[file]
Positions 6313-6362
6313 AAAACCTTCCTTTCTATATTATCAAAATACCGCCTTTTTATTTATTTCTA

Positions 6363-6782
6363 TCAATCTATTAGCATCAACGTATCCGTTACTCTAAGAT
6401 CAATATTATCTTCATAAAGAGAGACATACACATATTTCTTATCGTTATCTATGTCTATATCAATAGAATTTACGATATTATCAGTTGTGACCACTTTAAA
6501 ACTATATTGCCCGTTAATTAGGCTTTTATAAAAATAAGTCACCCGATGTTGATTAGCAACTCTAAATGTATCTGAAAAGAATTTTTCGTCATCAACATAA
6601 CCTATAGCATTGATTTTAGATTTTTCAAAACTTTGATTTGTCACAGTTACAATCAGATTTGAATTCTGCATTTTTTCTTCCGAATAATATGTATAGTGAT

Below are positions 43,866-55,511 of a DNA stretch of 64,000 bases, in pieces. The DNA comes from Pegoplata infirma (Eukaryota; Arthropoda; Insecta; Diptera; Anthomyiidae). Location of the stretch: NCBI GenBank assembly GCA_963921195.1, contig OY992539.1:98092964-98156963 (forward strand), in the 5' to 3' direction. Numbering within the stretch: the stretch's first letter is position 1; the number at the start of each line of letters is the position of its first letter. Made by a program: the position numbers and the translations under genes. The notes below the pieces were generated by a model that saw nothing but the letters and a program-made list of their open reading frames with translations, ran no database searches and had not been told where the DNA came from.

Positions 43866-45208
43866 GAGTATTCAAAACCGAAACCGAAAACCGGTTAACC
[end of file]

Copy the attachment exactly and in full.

Positions 6313-6362
6313 AAAACCTTCCTTTCTATATTATCAAAATACCGCCTTTTTATTTATTTCTA

Positions 6363-6782
6363 TCAATCTATTAGCATCAACGTATCCGTTACTCTAAGAT
6401 CAATATTATCTTCATAAAGAGAGACATACACATATTTCTTATCGTTATCTATGTCTATATCAATAGAATTTACGATATTATCAGTTGTGACCACTTTAAA
6501 ACTATATTGCCCGTTAATTAGGCTTTTATAAAAATAAGTCACCCGATGTTGATTAGCAACTCTAAATGTATCTGAAAAGAATTTTTCGTCATCAACATAA
6601 CCTATAGCATTGATTTTAGATTTTTCAAAACTTTGATTTGTCACAGTTACAATCAGATTTGAATTCTGCATTTTTTCTTCCGAATAATATGTATAGTGAT

Below are positions 43,866-55,511 of a DNA stretch of 64,000 bases, in pieces. The DNA comes from Pegoplata infirma (Eukaryota; Arthropoda; Insecta; Diptera; Anthomyiidae). Location of the stretch: NCBI GenBank assembly GCA_963921195.1, contig OY992539.1:98092964-98156963 (forward strand), in the 5' to 3' direction. Numbering within the stretch: the stretch's first letter is position 1; the number at the start of each line of letters is the position of its first letter. Made by a program: the position numbers and the translations under genes. The notes below the pieces were generated by a model that saw nothing but the letters and a program-made list of their open reading frames with translations, ran no database searches and had not been told where the DNA came from.

Positions 43866-45208
43866 GAGTATTCAAAACCGAAACCGAAAACCGGTTAACC